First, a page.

Those with injuries just sucked it up and continued to be resilient on the mats.
“Today I see things differently but back then it was hard. I was sleeping on the mats from Monday to Friday. I would see my family on the weekends and then I go back to the gym to train.”
Robson’s dedication to the art and undeniable skills caused a little controversy when he competed as a Black Belt in the Mundials. Robson’s promotion to Black Belt wasn't according to the minimum time frame guidelines approved by the Jiu-Jitsu Federation back then.
“I received my Brown Belt in January 1996 after winning the Mundials. I competed as a Brown Belt until November 1996 and received my Black Belt. In January 1997, I won the World Championships as a Black Belt.”
Robson would go on to win 5 more world titles as a Black Belt thereafter.
Robson, who has stopped competing, currently focuses on his academy and his students around the world. FaMA’s very own Teaching Assistant, Kinaree Adkins, trains with Robson whenever she visits the U.S.
One of the major lessons he tries to instill in his students is knowing how to handle a loss. “I’ve seen many very good competitors who do great when they are winning but can’t return to the mats after suffering one or two defeats. If you know how to handle defeat, you will be on the mats forever.”
Robson spent more than three hours at FaMA to teach his favourite moves and showed students important drills to help them develop their Jiu-Jitsu.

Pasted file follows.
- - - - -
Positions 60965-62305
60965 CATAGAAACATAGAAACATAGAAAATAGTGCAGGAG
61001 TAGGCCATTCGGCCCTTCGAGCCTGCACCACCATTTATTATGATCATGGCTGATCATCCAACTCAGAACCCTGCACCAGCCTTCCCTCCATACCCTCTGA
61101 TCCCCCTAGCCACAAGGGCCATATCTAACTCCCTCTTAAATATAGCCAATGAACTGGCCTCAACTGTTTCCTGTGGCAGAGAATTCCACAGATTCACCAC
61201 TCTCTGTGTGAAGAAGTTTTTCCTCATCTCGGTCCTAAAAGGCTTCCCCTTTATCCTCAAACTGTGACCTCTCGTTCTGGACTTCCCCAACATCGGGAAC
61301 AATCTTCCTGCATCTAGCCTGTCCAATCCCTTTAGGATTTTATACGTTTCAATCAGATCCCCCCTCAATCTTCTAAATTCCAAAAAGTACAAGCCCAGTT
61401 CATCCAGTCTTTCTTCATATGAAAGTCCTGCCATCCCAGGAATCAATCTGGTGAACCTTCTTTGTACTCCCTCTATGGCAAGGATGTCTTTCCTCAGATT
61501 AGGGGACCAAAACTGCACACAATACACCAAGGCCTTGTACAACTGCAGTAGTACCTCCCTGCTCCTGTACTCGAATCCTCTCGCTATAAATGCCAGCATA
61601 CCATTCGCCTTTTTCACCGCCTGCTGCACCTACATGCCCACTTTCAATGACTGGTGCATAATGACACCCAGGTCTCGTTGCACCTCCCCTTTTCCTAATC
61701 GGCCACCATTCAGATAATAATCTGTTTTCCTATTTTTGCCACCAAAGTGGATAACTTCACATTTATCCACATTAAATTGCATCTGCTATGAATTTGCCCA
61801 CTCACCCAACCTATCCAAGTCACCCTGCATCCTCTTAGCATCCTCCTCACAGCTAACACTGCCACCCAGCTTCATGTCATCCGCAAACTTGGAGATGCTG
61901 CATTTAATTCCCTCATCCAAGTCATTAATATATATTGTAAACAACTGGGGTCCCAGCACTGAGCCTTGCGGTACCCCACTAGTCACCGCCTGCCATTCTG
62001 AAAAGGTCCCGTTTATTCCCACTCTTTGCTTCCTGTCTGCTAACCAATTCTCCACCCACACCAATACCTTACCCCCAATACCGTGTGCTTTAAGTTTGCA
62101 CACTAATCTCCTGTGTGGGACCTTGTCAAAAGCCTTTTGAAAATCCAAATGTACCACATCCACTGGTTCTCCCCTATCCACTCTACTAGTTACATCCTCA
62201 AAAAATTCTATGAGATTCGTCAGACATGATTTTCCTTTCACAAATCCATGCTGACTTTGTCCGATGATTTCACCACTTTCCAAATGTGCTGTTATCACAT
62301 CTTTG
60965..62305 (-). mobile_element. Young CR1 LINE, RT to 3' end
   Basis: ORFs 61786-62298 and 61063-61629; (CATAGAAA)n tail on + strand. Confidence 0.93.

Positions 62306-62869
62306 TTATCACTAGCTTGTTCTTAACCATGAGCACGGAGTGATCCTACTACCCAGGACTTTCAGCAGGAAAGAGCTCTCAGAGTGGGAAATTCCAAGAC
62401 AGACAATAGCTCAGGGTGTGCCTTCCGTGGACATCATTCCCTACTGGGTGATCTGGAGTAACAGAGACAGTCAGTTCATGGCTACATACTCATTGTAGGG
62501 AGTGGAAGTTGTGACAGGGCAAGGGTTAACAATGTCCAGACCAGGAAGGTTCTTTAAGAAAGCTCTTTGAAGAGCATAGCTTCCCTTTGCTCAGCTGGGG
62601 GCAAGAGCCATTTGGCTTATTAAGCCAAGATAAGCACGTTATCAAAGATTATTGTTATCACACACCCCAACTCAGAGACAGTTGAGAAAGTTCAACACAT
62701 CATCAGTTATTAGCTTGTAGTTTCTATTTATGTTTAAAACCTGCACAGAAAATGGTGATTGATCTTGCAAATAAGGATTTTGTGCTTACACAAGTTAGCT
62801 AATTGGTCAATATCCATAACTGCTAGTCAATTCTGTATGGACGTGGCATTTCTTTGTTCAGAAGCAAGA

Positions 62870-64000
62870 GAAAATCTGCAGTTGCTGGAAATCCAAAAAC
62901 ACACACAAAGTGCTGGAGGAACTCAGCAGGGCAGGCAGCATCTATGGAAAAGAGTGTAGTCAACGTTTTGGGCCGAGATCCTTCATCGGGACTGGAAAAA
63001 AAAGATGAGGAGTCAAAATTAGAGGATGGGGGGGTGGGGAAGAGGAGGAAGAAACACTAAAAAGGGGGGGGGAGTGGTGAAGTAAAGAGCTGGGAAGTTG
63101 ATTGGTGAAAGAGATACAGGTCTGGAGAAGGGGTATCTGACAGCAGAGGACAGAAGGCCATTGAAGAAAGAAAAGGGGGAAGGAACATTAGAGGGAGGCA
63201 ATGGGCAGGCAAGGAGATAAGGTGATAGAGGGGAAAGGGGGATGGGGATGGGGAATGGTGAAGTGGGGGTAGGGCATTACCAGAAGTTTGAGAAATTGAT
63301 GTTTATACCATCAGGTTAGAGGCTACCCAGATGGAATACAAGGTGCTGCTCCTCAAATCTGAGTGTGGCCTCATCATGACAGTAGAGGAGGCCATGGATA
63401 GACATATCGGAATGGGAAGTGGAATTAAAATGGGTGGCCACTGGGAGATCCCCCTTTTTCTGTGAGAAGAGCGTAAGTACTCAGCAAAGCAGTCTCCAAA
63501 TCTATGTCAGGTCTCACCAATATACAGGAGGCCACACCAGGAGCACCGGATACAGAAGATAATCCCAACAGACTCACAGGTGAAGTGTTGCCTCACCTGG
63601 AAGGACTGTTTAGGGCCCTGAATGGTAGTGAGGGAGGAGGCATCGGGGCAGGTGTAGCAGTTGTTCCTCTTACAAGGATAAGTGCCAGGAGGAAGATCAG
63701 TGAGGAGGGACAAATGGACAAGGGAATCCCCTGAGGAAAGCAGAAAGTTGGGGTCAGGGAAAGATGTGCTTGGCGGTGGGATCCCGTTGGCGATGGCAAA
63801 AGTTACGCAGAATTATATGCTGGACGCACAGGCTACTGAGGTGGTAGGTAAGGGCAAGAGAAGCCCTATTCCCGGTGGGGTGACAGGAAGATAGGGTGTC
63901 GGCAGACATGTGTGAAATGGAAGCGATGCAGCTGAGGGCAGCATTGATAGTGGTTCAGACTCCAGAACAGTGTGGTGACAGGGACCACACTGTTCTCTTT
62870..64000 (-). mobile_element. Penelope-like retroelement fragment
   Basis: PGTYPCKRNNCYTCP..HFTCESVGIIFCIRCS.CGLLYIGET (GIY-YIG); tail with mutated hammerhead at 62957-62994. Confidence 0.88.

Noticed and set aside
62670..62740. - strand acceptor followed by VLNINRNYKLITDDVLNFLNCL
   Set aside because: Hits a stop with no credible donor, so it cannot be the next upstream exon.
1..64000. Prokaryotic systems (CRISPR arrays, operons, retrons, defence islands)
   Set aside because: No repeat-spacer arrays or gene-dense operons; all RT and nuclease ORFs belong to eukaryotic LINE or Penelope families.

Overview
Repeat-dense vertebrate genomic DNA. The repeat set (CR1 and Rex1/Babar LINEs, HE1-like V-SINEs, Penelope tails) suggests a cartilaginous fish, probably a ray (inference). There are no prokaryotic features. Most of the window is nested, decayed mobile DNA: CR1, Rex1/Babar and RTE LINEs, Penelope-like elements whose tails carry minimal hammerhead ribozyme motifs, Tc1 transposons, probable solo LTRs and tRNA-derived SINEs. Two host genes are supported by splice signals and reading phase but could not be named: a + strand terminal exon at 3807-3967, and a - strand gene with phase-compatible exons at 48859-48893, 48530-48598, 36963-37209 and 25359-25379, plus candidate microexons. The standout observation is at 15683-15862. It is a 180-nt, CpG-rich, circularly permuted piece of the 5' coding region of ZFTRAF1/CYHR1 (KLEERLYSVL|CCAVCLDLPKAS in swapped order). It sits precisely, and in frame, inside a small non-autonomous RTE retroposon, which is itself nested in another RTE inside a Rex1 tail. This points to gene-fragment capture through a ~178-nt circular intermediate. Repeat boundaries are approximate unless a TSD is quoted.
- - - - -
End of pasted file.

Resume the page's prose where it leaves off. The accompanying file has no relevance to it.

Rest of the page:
FaMA hopes to see Robson Moura in Singapore again soon!
FaMA - Fitness and Martial Arts Established in 2016, FaMA is a world-class martial arts training facility located in the heart of the Central Business District in Singapore. Walking distance from the Clarke Quay MRT station, FaMA’s main goal is to help people improve their lives through martial arts regardless of age or athletic capability. Each program is led by experts in their respective fields. Whether it is weight loss, a fun workout, camaraderie, competition training, or just to break a sweat, FaMA has something for everyone.
Brazilian Jiu-Jitsu, or BJJ as it is commonly known around the world, is a self-defence martial art that enables a smaller, weaker person to protect themselves against a much larger attacker using leverage and pressure. Formed from Kodokan Judo in Japan, Jiu Jitsu found its way to Brazil in the 1910s through Mitsuyo Maeda, a Japanese judoka and no-holds-barred prize fighter. During his time in Brazil, Maeda accepted a young Carlos Gracie as his student. Carlos would later pass on his knowledge to his brothers, most notably Helio Gracie - the father of modern Brazilian Jiujitsu. The Gracie family would go on to spread BJJ through The Gracie Challenge and eventually the creation of Ultimate Fighting Championship (UFC). Today, BJJ has grown to be more than just an effective unarmed fighting system. It helps young children deal with bullies and adults live a healthy lifestyle. BJJ classes are offered daily at FaMA under the tutelage of Black Belts Zoro Moreira, Robyn Goudy and Thiago Gaspary.